But you really do have to stop and think…why has it taken our industry so long to pull the plug on this type of behavior? Should modeling agencies take blame for not protecting these young women and men who they represent and knowingly throw them to the wolves? How could this behavior been kept a secret for so long? Is their a ‘bad-boy’ code that makes this acceptable?
So far, there have been no embarrassing resignations, no contrite statements. Some in the industry seem to be defending these photographers. An article in the February 5, 2018 issue of New York Magazine stated that Condé Nast agreed to institute a “Code of Conduct” that sounded suspiciously like workplace norms (“Recreational drugs are not permitted”). Vogue editor and Condé Nast artistic director Anna Wintour put the company’s relationship with these photographers “on hold.” Not exactly a firm stand on the issue. And unlike their counterparts in the entertainment industry, who came out in defense of their victims, some of fashion’s celebrities actually leaped to the defense of the accused. Kelly Klein (former wife of Calvin) posted on Weber’s Instagram “#istandbyhim,” and where his denial received 4,692 likes to his main accuser’s of only 846. Donna Karan added “Thank you for being the man friend partner artist photographer u are.” “Bruce is an incredible artist and inspiration,” said model Elaine Irwin. “In my experience he has always been absolutely professional, kind and respectful to everyone on his set.” “For me, working with Bruce has always been a joy,” Isabella Rossellini chimed in. “Bruce Weber is an artist thru and thru,” said Christie Brinkley. When Weber posted a picture of his dog the day after the Times article went up online, former CFDA executive director Fern Mallis responded with “paws,” “heart,” and “thank-you hands” emoji. Vogue editor Lisa Love sent him an “xx.” “It’s getting out of control this going after people saying they have been sexually harassed,” one model scout wrote on Instagram. “What a load of crap. I would be more than happy to send models for Bruce to shoot! Makes me nervous that I’ll get sued next! Ha ha.” Makes you wonder whether industry power-players are helping to cover-up these allegations due to their long-standing friendships or they disbelieve the victims?
In any other industry, heads would roll, but in fashion, people just look the other way. These young models (male and female) are thrown into a world of partying, drugs and sex. Many of them are in their early teen years. So who is there to watch over and protect models from such predators?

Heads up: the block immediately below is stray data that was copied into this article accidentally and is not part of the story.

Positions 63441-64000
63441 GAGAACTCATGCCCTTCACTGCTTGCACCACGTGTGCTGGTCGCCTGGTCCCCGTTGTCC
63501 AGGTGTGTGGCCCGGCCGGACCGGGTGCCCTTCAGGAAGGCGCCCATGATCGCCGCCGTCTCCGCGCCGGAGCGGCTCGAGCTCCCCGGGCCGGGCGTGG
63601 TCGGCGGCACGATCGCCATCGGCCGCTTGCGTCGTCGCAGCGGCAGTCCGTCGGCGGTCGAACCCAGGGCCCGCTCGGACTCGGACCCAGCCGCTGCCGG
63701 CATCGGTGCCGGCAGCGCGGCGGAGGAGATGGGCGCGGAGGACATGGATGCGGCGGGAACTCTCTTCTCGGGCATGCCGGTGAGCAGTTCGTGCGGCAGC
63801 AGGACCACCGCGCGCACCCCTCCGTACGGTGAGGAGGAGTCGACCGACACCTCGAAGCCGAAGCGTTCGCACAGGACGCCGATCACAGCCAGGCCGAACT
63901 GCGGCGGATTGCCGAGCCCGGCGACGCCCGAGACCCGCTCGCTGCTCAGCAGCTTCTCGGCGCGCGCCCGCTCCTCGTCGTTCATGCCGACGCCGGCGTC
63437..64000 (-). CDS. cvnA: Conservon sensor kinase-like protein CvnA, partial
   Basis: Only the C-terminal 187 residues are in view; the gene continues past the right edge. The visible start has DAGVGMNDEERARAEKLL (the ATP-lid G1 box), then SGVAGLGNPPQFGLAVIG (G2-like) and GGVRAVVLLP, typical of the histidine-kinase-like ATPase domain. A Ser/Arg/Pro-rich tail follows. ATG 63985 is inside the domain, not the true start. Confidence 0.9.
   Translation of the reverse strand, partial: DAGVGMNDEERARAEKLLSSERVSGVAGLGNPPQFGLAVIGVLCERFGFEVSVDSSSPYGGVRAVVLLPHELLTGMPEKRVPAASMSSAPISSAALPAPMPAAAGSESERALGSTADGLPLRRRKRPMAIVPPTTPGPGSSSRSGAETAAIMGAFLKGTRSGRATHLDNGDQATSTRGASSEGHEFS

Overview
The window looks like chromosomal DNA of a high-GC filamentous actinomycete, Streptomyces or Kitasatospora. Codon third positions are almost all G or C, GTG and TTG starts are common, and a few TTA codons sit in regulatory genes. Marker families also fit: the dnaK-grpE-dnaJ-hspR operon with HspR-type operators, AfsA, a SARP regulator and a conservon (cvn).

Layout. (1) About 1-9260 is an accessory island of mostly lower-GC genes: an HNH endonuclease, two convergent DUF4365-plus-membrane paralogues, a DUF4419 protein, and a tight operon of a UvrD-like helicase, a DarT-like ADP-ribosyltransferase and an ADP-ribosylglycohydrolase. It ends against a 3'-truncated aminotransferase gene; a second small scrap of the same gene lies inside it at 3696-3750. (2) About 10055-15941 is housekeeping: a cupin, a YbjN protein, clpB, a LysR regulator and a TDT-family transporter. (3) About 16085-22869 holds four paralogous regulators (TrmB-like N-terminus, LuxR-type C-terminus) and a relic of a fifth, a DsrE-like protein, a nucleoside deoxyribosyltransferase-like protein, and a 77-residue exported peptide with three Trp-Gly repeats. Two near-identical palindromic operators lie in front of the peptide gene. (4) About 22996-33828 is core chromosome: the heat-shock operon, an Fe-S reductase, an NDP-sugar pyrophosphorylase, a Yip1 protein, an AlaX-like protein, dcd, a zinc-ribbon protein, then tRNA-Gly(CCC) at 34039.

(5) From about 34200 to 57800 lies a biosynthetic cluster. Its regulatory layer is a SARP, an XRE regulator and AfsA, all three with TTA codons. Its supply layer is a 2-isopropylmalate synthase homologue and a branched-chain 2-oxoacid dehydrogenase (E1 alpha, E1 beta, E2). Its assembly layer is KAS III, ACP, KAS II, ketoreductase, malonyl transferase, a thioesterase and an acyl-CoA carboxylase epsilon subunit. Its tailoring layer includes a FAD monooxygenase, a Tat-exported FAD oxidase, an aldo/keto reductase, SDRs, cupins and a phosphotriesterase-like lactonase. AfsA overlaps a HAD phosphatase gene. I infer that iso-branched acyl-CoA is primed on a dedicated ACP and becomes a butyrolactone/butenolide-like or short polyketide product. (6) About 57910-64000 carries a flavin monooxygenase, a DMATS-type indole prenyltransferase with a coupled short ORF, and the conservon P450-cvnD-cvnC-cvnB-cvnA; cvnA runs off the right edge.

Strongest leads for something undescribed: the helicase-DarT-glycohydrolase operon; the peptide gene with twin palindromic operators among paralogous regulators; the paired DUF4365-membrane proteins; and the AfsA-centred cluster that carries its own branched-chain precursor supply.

“It’s been well known for decades that sexual abuse of models is a pervasive problem,” says Sarah Ziff, a model, filmmaker, activist, and executive director of the Model Alliance. “It was always accompanied by this sneering sense of : “‘oh, models, beautiful people, they have it so hard,” she says. “The issue is not just the individuals who’ve abused their power, but also the industry’s enabling culture and lack of accountability, and the sense that this kind of predatory behavior just comes with the territory.” This one, they expected, would just as easily blow over. “No one’s nervous,” one agent at a top firm told me. “Everyone thinks they’re untouchable. Because it has been going on so long.” – According to the New York Magazine February 5, 2018 issue.
Models, just like actors, take on a new role for each photo shot. Just because they are getting paid to take sexualized photos doesn’t mean that they should be treated as sex objects. In the face of the #MeToo movement, why are all the allegations of sexual misconduct in the modeling industry not being taken as serious as those in Hollywood? Let’s hope that our industry can step up to the plate and start protecting models from sexual predators and abuse. Nobody’s job should include abuse.
Have you accounted abuse of any kind in the fashion industry? Share your story and help protect others.
At a time in history when the Time’s Up movement is taking center stage during awards season, blogging about best-and worst-dressed celebs at the Grammys seems…well…an antiquated approach to covering one of fashion’s biggest nights.